“Government transparency is becoming a joke, and the joke is on all of us.”
That is what a Washington Examiner editorial lamented this morning as more and more revelations connected to the Clinton-Lynch Phoenix-airport tarmac meeting are revealed, and the public finds that it is more and more in the dark when it comes to government transparency. The editorial states that:
Former Attorney General Loretta Lynch set aside ethical norms and good judgment to take her secret, election-year meeting with former Present Bill Clinton at an Arizona airport. Her agency was investigating Clinton's wife, Hillary, and pondering the permutations of prosecuting her as she ran for president.
In doing so, she paved the way for then-FBI Director James Comey to take unprecedented decision-making power in the investigation of Hillary Clinton's emails.
She also plunged her department and the White House into a panic when a local reporter got wind of the meeting. We finally know a bit more about it, thanks to a Freedom of Information Act lawsuit pursued by the American Center for Law and Justice.
The “panic” that ensued was palpable as viewed through the lens of our email timeline. The ACLJ’s FOIA lawsuit against the Department of Justice (DOJ) into this clandestine meeting also uncovered the secret email account used by former Attorney General Lynch to conduct official DOJ business. As the Washington Examiner points out:
After an unjustifiable 12 months of resisting compliance with the Freedom of Information Act, the Justice Department has finally handed over correspondence between the FBI, the Justice Department, and White House officials about how they should handle the fallout from Lynch's meeting. Among the findings was the fact that Lynch used a pseudonymous email address.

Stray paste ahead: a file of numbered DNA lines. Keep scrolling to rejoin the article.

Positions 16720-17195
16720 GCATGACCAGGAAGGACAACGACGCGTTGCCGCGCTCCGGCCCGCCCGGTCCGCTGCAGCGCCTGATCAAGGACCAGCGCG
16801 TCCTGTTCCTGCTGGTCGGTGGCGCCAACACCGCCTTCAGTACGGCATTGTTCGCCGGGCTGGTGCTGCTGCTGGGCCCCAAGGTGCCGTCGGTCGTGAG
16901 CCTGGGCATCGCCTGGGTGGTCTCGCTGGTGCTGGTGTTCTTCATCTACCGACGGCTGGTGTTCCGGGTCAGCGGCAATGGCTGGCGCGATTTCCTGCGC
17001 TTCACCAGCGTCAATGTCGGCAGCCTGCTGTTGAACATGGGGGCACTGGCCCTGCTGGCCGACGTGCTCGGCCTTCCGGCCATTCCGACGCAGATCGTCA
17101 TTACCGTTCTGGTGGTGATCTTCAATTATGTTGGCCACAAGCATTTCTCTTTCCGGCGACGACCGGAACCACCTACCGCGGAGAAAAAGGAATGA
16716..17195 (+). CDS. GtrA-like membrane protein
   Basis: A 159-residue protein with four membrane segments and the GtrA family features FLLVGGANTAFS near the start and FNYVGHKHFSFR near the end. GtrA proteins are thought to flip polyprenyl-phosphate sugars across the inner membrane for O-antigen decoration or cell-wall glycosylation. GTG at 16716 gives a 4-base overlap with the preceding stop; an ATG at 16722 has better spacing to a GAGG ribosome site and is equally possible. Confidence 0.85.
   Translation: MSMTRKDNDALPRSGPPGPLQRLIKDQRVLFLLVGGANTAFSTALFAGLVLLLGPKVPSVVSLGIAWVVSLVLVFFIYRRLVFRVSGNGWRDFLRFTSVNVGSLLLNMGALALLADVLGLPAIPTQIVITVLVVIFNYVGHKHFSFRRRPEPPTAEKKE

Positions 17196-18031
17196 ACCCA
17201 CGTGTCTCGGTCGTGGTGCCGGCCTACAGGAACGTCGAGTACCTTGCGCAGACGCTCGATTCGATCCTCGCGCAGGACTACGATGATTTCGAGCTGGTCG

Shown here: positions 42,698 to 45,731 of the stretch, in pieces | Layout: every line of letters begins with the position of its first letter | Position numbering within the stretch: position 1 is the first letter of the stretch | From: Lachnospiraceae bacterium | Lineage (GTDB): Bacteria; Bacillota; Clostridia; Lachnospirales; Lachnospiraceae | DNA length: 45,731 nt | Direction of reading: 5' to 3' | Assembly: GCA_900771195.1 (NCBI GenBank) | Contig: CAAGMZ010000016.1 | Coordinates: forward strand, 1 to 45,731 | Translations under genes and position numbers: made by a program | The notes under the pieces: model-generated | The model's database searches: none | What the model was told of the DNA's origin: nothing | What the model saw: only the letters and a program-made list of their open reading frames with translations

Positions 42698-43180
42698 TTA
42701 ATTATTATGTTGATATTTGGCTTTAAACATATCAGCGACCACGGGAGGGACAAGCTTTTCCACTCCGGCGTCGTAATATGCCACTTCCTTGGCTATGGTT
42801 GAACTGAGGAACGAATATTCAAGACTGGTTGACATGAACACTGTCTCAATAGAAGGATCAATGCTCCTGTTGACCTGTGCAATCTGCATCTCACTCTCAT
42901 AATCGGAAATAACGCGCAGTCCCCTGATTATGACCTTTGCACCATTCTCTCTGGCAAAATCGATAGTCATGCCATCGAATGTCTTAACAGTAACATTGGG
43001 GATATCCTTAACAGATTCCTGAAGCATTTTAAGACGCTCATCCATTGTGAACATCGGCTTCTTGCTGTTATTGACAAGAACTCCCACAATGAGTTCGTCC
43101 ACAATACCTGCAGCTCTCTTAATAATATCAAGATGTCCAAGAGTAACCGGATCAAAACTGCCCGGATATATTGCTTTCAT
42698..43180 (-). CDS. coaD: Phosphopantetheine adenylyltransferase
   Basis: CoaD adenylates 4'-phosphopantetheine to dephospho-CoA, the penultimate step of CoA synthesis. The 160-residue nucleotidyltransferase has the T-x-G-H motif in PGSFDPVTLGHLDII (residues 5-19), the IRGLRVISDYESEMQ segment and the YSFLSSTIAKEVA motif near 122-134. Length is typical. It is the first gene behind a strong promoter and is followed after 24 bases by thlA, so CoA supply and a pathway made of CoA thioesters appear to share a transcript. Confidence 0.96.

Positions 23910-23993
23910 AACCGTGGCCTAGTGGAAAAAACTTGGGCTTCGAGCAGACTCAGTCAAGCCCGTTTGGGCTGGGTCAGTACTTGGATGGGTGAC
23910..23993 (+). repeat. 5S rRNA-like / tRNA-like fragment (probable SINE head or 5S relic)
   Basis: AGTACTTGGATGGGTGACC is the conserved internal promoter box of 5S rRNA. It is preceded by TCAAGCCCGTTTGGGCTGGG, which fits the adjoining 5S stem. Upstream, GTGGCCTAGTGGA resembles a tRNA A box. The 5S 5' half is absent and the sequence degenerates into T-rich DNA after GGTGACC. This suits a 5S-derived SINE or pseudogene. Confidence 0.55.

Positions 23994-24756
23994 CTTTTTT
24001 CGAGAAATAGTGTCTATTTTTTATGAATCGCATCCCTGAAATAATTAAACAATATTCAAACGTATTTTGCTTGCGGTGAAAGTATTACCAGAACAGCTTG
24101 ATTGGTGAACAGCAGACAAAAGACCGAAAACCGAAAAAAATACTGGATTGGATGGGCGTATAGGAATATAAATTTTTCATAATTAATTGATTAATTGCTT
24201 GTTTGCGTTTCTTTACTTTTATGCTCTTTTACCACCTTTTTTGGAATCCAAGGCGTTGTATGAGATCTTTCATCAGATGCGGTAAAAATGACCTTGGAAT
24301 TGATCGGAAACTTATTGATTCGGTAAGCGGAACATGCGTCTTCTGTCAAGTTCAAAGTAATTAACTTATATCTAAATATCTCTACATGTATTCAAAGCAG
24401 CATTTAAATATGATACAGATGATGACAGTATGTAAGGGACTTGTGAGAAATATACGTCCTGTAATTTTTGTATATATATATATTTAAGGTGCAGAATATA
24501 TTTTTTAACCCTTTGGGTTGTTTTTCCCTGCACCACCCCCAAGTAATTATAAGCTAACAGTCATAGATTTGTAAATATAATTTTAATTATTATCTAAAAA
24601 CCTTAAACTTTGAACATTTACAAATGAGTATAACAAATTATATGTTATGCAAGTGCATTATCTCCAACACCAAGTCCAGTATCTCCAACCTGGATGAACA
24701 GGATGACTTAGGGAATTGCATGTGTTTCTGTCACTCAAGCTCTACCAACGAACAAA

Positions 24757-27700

Whatever the motivation for a secret email alias, the editorial challenges:
Problems with FOIA go beyond efforts by senior officials to hide their identity or their correspondence from public scrutiny. It is equally if not more concerning that the Justice Department, as often occurs with politically sensitive FOIA requests, improperly dragged its feet to thwart the ACLJ's valid request for the emails about Lynch's meeting with Clinton.
Improperly “dragging its feet” is what the deep state bureaucracy is particularly adept at. As the Washington Examiner aptly notes:
Not only did the department force the matter into unnecessary litigation that has lasted nearly a year but also imposed ridiculous and unjustified redactions that exceed permitted exemptions to the Freedom of Information Act.
Talking points that DOJ wrote and sent to the White House Office of Political Affairs were completely blacked out on the basis of a b(5) exemption, which is designed to protect "inter-agency or intra-agency memorandums or letters which would not be available by law to a party other than an agency in litigation with the agency."
According to DOJ's guidance on FOIA's b(5) exemption, courts have interpreted this to "exempt those documents, and only those documents that are normally privileged in the civil discovery context." It is absurd to suggest that draft media talking points, written in a panic and sent to the White House to facilitate political damage control, would qualify as exempt from discovery in a civil court case. But the b(5) exemption has been so badly abused in other contexts that it is casually referred to as "the withhold-it-because-you-want-to exemption." This indicates a much bigger problem.
We agree with the Washington Examiner that “Congress needs to fix FOIA, because it has become a sick and ironic joke,” and the American people are tired of being the butt of it. As the editorial concludes:
We hope that Lynch's case, with all the others over the years, helps convince Congress to go back to the drawing board on FOIA. Add tougher penalties, place stricter limits on exemptions, tighten regulations for government use of email. Do whatever is necessary. But make clear that no one is above the law, and make the federal government truly transparent to the public it exists to serve.
As we state in our letter to the Senate Judiciary Committee that accompanied the 413 pages of heavily redacted FOIA-obtained documents, we encourage them “to thoroughly complete their oversight in order to ensure the American people that our judicial system is indeed blindly applicable to everyone.”
Even though the Shadow Government bureaucracy thinks it can toy with the American people, rest assured, we are winning. The truth will come out and those responsible will be held accountable as we take legal action and go back to federal court to force the release of the wrongfully redacted talking points in the coming weeks.
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